With justification. In just under an hour, a raging fire from burning jet fuel softened or perhaps melted the steel strength members supporting 50 floors of undamaged skyscraper above the point of impact in the South Tower. The top floors slumped to the damaged area, and the impact of the dead weight caused the entire building to pancake to the ground. A half-hour later, the North Tower collapsed in the same way.

By late afternoon, the 47-story Building 7, another of the center's seven buildings, had also fallen after burning all day. Building 6, the U.S. Customs House, was a smoldering, soot-blackened hulk.

Experts agreed that collapse of the two towers was almost inevitable; although their "tube structure" design was their greatest source of strength, it was also an Achilles' heel. For someone who wanted to bring them down, a guided missile filled with jet fuel was perhaps the only way.

The towers were built like "rectangular doughnuts," Parfitt said. Strength came from a central steel core and from steel columns spaced closely around the perimeter of each building. There was no structural support between the core and the outer walls.

"When the planes come through, they cut through a number of those [perimeter] columns," Parfitt said. "At the same time, the planes are starting transcontinental flights, and they have full tanks of aviation fuel. You get a massive explosion and a fire."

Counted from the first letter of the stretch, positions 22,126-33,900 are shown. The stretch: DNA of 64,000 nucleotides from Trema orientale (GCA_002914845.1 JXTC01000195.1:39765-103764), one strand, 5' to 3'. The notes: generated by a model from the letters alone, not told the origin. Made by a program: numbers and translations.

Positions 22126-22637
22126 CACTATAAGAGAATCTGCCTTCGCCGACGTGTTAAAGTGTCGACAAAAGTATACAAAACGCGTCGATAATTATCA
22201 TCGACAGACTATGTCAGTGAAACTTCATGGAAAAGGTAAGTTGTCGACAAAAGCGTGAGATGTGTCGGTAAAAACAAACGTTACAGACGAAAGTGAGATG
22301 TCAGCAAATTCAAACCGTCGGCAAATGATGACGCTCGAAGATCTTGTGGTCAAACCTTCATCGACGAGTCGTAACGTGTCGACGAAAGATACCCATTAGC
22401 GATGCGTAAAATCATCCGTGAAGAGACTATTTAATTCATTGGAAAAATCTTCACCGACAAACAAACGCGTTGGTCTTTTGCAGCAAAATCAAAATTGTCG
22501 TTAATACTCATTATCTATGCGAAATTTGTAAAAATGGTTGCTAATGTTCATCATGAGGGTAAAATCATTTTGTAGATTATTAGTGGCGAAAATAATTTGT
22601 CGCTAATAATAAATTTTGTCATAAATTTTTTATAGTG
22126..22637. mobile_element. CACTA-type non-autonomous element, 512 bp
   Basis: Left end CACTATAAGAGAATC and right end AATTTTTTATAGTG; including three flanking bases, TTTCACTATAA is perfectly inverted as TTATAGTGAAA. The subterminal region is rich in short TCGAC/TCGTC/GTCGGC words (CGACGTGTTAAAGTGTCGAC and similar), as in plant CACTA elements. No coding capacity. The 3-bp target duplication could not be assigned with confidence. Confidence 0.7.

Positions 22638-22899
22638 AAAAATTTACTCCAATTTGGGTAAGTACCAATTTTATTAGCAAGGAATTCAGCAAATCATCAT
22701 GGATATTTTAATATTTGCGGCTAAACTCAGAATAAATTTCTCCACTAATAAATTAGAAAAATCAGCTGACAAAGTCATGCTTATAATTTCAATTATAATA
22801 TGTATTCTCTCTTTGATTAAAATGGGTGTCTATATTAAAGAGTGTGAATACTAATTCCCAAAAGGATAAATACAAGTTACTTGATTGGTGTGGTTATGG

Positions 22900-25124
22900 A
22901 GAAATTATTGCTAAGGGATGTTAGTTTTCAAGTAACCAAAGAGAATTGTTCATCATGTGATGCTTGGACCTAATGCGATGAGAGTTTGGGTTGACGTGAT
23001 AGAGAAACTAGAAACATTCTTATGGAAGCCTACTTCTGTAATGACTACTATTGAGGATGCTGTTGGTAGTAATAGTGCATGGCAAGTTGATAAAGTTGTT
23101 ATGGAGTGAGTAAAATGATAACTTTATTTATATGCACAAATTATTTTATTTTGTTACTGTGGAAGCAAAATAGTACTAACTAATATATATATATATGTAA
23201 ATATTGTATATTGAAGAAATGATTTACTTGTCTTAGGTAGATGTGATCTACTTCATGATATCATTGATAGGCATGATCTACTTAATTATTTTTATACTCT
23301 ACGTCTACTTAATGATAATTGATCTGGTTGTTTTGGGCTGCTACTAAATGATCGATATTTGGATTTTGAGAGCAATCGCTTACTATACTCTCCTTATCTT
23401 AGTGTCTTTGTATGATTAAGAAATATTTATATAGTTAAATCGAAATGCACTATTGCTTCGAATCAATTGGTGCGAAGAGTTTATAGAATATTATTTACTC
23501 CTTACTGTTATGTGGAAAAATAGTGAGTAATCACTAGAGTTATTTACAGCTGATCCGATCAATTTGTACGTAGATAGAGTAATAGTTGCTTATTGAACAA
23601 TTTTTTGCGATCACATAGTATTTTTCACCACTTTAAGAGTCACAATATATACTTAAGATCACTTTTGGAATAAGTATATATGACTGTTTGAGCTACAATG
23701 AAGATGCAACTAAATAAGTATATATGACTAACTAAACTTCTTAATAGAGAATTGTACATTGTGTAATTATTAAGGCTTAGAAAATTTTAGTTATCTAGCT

The initial jet fuel explosions most likely blew the insulation off the towers' girders, Parfitt suggested, incinerated easy combustibles and gave the ensuing fires free access to the unguarded steel. "Sprinklers aren't going to do too much in that situation," Parfitt said.

For the people inside the buildings trying to escape, what followed was a macabre race against time, and the odds were not good. Each of the Trade Center towers had 250 elevators, but only three stairwells. Between 20,000 and 25,000 people had to get out of each building as rapidly as possible.

In 1993, after terrorists set off a bomb in a basement garage, it took four hours to evacuate the towers, but Dennis Wenger, director of the Texas A&M University Hazard Reduction and Recovery Center, said half the occupants got out in the first hour.